The church is a large parish church and it was full, despite being bitterly cold. The service was a full funeral mass, and the parish priest invited Nicholas to concelebrate, although an Anglican, since he was Bruno’s friend. The burial at the Cimetière du Sud was short but very moving, all the more so for being the first I have attended. Finally there was a reception at a church hall elsewhere in Nancy, with hot coffee very welcome, yummy homemade cakes, and some super pictures of Bruno on the tables. There was a strong contingent of Cambridge friends at service, burial and reception.

A smooth journey back today, apart from putting (some of) the wrong kind of petrol in the hire car. We even arrived at Stansted early, and I caught a train home by the skin of my teeth (and a sprint up the platform), in by 11.30am.

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We had a super weekend with our friends Danny & Malcolm. They picked us up just before six on Friday and we headed north, stopping at the Ram Jam for dinner. I’ve driven past countless times, but never stopped. It turns out that they do good bistro food with reasonably rapid service, serving up smoked haddock on a bed of spinach with hollandais and pan fried new potatoes, spoiled only by the gallon of melted butter in the bottom of the plate. We found our way through Sheffield and reached The Rambler Inn in Edale by 10pm. The barman was a little sniffy about two male couples booking in to two double rooms, but perhaps he was just being cautious as in his words, he didn’t want us “to kick off when we saw the double beds”. Time for a pint at the Nag’s Head and one back at the Rambler before bed.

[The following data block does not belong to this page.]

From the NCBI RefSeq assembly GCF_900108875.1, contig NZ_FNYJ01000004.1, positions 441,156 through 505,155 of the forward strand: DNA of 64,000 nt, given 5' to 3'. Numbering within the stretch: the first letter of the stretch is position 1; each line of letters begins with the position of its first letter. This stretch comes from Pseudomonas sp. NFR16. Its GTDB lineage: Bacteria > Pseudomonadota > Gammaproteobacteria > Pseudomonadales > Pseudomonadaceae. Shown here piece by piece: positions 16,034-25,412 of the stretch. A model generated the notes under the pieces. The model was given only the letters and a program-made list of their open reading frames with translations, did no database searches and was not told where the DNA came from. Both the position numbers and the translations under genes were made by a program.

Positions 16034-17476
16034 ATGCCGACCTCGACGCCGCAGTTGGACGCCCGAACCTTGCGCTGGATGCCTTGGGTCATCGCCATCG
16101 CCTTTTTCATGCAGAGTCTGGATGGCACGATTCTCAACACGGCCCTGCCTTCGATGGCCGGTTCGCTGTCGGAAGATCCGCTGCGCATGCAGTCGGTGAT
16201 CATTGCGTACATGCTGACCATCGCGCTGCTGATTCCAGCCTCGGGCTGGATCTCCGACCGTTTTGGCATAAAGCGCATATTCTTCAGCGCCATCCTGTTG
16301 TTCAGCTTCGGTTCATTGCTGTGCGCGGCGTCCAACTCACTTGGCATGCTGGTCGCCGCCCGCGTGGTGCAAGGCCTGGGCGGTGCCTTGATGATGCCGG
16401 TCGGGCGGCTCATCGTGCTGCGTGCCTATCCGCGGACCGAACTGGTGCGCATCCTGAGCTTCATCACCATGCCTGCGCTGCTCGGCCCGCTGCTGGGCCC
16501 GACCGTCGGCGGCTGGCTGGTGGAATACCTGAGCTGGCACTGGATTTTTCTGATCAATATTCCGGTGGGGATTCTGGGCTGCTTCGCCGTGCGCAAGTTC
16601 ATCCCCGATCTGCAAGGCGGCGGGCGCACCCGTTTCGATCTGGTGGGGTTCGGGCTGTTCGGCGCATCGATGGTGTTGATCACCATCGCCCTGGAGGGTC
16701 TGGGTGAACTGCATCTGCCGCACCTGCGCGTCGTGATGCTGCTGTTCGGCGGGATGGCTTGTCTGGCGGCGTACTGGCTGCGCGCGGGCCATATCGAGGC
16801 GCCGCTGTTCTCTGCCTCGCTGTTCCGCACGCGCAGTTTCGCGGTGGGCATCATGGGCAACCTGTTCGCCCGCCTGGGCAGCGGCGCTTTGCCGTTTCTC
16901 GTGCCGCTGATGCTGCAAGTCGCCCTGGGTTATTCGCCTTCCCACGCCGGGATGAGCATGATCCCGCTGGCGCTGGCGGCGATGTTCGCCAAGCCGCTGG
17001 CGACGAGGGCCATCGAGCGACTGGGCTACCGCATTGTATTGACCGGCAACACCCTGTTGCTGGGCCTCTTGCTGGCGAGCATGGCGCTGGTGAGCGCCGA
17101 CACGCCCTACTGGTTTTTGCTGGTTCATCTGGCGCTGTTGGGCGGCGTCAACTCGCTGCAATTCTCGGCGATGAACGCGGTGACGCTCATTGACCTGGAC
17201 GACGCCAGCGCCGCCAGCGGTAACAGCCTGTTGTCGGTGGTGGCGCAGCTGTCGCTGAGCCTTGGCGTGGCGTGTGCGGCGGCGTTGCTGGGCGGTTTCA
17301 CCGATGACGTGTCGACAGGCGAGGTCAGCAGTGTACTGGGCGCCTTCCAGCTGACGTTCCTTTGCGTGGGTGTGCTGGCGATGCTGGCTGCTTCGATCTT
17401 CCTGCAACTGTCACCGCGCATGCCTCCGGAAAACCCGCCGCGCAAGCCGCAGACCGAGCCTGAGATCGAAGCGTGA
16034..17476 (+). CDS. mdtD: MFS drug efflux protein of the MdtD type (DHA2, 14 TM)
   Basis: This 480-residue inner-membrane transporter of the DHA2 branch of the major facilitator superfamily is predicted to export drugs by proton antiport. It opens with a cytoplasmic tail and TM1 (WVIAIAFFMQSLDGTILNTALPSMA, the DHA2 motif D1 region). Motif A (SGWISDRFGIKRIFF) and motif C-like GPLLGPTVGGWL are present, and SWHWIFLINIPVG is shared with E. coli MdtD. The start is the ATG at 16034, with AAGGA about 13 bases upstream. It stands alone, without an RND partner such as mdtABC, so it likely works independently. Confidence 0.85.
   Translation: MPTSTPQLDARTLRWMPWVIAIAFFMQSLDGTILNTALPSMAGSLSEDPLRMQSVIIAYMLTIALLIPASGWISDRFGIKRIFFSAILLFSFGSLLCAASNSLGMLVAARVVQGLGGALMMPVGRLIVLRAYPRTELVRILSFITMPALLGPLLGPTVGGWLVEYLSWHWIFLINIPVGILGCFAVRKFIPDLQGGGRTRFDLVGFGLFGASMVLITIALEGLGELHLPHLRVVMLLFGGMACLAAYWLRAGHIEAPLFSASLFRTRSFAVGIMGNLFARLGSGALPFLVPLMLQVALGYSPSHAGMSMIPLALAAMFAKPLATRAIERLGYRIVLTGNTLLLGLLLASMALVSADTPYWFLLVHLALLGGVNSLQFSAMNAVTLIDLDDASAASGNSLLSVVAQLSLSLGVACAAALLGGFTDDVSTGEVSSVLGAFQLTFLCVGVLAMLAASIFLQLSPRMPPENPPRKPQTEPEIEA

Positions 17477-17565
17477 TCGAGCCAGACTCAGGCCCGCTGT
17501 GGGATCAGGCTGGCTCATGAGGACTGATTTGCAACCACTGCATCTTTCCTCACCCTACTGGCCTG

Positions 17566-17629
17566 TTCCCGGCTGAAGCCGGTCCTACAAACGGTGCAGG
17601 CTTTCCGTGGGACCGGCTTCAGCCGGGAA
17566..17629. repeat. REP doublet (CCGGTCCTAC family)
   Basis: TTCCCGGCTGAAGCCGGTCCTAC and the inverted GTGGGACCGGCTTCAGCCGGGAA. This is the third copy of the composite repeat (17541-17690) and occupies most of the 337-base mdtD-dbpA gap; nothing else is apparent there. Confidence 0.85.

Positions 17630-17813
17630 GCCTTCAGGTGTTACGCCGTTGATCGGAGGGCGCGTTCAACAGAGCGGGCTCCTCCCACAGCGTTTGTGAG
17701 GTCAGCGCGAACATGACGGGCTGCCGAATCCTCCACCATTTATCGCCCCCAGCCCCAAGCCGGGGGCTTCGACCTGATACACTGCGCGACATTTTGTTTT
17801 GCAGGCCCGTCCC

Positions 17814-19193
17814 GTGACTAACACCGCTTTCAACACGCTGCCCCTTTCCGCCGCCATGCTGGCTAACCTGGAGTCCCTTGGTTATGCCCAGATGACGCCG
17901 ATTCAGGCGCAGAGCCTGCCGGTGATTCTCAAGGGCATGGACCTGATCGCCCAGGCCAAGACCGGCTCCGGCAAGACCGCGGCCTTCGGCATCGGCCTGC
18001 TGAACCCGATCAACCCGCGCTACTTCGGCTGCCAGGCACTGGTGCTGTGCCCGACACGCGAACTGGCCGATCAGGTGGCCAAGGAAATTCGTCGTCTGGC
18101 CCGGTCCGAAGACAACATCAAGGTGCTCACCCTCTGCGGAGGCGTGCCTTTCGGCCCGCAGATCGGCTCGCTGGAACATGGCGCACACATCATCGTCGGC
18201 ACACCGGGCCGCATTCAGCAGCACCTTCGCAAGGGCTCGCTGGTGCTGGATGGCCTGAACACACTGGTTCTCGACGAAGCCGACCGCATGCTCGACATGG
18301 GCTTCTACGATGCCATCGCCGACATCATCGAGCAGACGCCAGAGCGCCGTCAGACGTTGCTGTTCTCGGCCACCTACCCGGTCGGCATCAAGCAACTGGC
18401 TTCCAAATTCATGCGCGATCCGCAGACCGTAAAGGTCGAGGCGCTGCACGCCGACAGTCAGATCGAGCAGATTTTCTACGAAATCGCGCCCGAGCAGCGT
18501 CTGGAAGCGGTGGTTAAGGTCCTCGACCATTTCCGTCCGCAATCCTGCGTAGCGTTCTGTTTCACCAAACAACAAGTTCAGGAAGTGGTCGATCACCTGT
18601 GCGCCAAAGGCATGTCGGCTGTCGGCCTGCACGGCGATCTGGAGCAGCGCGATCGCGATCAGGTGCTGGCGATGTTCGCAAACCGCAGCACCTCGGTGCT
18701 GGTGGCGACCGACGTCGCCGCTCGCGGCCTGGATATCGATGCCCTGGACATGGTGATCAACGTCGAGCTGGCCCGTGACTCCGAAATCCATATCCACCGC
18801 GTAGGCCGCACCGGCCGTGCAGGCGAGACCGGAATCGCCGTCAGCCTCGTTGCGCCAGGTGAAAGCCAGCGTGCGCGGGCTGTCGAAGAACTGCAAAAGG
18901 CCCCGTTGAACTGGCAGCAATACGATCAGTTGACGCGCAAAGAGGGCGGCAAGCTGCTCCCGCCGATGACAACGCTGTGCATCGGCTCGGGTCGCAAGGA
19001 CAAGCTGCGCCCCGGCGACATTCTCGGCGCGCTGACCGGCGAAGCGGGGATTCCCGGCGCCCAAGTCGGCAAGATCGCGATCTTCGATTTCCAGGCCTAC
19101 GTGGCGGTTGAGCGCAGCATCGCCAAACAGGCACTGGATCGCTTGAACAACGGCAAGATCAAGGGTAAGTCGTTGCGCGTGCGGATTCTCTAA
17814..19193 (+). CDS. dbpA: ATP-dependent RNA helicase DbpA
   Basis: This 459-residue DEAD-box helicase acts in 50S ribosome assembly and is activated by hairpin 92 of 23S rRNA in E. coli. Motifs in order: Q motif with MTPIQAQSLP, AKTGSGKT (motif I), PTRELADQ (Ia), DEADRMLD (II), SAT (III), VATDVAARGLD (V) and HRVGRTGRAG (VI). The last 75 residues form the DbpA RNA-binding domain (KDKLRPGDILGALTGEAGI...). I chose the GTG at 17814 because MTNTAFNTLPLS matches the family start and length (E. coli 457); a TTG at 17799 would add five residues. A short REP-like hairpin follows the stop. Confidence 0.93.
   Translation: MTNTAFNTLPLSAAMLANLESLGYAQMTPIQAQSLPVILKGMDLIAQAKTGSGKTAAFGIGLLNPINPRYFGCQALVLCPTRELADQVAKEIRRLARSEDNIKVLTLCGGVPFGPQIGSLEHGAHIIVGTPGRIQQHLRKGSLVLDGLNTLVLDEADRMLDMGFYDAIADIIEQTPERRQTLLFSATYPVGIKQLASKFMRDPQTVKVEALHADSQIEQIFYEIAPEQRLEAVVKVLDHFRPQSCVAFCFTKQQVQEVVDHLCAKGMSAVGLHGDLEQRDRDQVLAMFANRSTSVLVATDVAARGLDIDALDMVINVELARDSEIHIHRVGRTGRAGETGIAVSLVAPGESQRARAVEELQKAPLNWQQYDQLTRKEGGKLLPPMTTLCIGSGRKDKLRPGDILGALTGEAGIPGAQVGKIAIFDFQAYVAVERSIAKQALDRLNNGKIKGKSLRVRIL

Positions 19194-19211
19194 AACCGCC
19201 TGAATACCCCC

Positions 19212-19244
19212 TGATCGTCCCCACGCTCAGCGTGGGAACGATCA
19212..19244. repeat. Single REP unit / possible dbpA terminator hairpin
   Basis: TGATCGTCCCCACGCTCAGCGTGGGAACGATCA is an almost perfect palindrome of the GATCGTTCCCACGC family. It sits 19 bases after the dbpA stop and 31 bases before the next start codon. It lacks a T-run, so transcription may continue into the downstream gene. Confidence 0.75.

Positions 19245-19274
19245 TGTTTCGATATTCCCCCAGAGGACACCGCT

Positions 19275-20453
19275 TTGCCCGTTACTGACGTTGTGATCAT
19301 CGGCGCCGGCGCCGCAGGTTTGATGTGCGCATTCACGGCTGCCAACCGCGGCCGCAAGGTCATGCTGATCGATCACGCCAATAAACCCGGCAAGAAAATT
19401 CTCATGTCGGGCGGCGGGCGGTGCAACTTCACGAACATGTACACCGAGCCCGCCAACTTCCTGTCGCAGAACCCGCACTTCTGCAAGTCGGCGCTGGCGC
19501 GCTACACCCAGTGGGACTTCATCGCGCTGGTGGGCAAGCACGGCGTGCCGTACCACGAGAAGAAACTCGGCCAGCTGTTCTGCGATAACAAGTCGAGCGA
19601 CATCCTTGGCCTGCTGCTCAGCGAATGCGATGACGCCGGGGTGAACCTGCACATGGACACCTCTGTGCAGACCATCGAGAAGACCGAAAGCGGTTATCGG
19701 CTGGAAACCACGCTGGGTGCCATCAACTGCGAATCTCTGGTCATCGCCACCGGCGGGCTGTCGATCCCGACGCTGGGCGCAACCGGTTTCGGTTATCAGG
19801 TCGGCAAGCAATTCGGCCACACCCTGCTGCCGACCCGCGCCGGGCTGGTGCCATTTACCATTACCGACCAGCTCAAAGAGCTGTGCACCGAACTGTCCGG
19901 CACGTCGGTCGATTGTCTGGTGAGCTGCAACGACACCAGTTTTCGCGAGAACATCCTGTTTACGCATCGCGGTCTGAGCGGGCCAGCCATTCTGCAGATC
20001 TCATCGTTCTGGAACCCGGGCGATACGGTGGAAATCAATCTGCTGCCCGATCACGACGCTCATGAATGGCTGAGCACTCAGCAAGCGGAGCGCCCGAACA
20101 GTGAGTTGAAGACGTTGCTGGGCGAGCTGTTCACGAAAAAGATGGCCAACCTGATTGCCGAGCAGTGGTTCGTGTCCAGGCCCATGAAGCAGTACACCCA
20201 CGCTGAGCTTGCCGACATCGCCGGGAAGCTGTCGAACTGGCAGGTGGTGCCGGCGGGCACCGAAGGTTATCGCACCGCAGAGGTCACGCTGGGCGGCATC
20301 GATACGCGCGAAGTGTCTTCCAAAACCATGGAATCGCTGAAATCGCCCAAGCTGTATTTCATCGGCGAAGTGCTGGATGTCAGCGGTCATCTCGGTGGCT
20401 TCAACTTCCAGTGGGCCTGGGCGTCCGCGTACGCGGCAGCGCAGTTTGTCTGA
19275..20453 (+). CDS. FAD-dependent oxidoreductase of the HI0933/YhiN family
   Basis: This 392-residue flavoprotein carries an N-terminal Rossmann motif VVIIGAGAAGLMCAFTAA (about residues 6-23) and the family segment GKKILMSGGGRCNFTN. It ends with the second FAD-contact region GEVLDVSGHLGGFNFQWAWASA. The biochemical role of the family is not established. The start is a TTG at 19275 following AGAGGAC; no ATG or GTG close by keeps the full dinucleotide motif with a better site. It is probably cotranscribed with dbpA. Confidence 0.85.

Saturday morning was very cold, but with blue skies and frost everywhere, very beautiful and excellent walking weather. We spent the day walking a wonderful 14 mile circuit (see Graham’s fab map):

  • Up Grinds Brook onto Kinder Scout
  • Along the ridge past Crowden Tower and Edale Head
  • A quick diversion (and brief passage on the Pennine Way) to Edale Cross
  • Over Brown Knoll and Horsehill Tor
  • Along Rushup Edge, stopping at Lord’s Seat for lunch with fabulous views over Edale
  • Down into Mam Nick and up Mam Tor, where there were paragliders finding some lift
  • Via Hollins Cross and the lone pine on Back Tor to Lose Hill
  • And finally backtracking to Hollins Cross before descending to Edale